What Constitutes a Pet Emergency?

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Almost every pet will experience a veterinary emergency in its lifetime. These can range from simple illnesses to more critical conditions. These situations can be overwhelming for you and your pet. When faced with these situations, the typical response would be to run to your cell phone or a computer and look up your pet’s symptoms on Google (Bing, etc.). Unfortunately, without a veterinary diagnosis, you will likely get a long list of possible (and impossible) causes of your pet’s condition. So, how do you determine what needs to be seen right away and what can wait until tomorrow? Consider the list of common pet medical emergencies below to help guide your decision.

  • REPEATED VOMITING AND DIARRHEA: Repeated vomiting and diarrhea are veterinary emergencies since your pet may become dehydrated from the loss of fluid. These symptoms may indicate that you pet has a serious underlying problem. If your pet develops additional serious symptoms alongside vomiting and diarrhea, such as lethargy, collapsing, or if blood presents in the stool or vomit, it’s important to call your veterinarian immediately.
  • BLEEDING: Your pet may have been hit by a car, bitten by another animal, or otherwise injured and is bleeding. Traumatic injuries are not always apparent initially. But can result in serious internal injuries. The extent of bite wounds can be hidden under the fur. Always use caution when handling an injured pet as they may bite reflexively when they are in pain. Do not give your pet over-the-counter pain medications.
  • DIFFICULTY BREATHING: Loud or unusual breathing can signal a serious emergency for your pet. Excessive panting or sudden onset of continuous coughing, open mouth breathing, pale or blue gums is a cause for serious concern. Your pet may not be getting enough oxygen and could collapse and faint. A pet that has fainted or collapsed should be taken to the nearest emergency clinic immediately.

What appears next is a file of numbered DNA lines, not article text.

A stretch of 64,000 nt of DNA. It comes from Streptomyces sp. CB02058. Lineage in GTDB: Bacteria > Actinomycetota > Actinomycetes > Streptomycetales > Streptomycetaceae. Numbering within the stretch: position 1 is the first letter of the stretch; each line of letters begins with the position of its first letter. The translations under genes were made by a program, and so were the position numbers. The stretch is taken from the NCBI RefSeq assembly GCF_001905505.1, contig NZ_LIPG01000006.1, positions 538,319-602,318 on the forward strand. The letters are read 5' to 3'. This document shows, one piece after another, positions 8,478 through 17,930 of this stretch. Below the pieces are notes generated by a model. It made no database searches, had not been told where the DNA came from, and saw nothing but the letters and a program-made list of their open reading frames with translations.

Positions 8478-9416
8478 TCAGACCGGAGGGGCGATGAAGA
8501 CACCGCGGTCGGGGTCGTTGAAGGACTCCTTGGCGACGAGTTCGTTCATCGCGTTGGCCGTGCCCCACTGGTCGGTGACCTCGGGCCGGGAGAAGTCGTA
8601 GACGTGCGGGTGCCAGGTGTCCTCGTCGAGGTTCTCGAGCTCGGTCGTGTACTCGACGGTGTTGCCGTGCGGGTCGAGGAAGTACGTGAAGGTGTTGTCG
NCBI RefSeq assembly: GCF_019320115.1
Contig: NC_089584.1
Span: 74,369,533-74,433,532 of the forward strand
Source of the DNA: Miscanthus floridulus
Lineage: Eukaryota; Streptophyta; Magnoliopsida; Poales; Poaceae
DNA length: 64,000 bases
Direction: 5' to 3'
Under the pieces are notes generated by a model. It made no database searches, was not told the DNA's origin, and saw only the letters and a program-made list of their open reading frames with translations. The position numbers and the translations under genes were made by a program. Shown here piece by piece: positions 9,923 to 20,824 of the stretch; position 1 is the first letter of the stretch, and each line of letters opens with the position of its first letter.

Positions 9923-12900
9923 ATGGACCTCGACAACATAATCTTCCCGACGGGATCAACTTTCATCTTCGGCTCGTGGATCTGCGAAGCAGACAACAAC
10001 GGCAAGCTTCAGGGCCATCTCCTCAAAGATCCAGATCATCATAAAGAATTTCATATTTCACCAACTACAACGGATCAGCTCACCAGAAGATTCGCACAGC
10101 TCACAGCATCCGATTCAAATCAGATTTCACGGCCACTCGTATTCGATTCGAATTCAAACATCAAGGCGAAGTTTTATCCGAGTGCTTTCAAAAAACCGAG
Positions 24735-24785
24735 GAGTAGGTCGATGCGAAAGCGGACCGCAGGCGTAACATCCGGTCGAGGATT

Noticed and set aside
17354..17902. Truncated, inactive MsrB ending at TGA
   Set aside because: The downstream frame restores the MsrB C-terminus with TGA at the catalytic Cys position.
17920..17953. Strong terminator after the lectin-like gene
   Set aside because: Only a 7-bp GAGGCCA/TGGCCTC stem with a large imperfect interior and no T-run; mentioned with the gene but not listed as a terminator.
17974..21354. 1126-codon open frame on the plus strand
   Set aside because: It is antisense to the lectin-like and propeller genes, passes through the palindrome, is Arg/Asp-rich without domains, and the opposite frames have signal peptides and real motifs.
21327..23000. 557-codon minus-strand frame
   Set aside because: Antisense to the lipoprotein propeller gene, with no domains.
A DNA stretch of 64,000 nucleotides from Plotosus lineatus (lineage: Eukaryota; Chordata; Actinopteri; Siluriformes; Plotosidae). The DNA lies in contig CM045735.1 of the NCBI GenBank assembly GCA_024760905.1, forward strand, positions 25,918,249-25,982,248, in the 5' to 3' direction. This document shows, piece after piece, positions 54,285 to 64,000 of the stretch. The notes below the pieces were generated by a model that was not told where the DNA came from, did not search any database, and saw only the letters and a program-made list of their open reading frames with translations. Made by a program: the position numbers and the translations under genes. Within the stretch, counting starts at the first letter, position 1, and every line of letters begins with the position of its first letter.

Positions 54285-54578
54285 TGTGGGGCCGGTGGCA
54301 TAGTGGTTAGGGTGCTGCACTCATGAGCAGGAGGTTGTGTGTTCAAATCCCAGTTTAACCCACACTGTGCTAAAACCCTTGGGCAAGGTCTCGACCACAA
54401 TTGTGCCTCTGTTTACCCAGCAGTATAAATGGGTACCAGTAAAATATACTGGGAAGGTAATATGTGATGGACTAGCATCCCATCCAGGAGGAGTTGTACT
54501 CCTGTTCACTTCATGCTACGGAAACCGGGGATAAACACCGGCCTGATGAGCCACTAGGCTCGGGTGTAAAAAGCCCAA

• SEIZURE: A seizure is an electrical disturbance in the brain and may have numerous causes. If your pet has never had a seizure before, has a seizure lasting for longer than two minutes, or multiple seizures in one day, they need emergency medical treatment. During your pet’s seizure, speak to them calmly and keep your hands away from their mouth, because their uncontrolled muscle contractions and disorientation could cause them to accidentally bite.
  • EYE INJURIES: Eye injuries and diseases are not only painful but can also rapidly result in loss of vision. Eyes are extremely sensitive, and any injuries can be an emergency. If your pet is squinting or pawing at their eye, tearing excessively, or the eye is bulging outward or has suddenly become cloudy, they should be evaluated immediately.
  • STRAINING TO URINATE OR DEFECATE: Obstructions to urine flow or fecal output are not only extremely painful, but often life-threatening. A pet who is having trouble urinating can indicate a urinary tract infection, inflammation, or a blockage with urinary stones, and is an emergency. If urine outflow is completely blocked, the urinary bladder can rupture, while an infection can cause severe discomfort. If your pet is posturing as if they need to urinate or defecate but cannot produce anything, contact the emergency hospital immediately.

Here are some other situations that may require immediate veterinary attention. If your pet:

  • Is in pain with signs such as whimpering, groaning, tremoring, or hunching over
  • Experiencing and allergic reaction with swelling of the face, hives over the body, difficulty breathing or collapse from anaphylaxis
  • Is suffering from heat exhaustion
  • Has been bitten by a snake
  • Is pregnant, and has been in labor for more than 30 minutes without delivering a puppy or kitten

If you’re uncertain whether your pet is experiencing an emergency, contact our Just 4 Pets Wellness Center team for guidance on your pet’s condition. We are happy to advise you on what next steps you should take.

ABOUT DR. VEJA TILLMAN, DVM

Dr. Tillman is a 2002 graduate of Tuskegee University School of Veterinary Medicine. Her veterinary practice and work experience focus on the health and wellness of pets in Southwest Florida. She is the owner of Just 4 Pets Wellness Center and can be reached at 239-270-5721.

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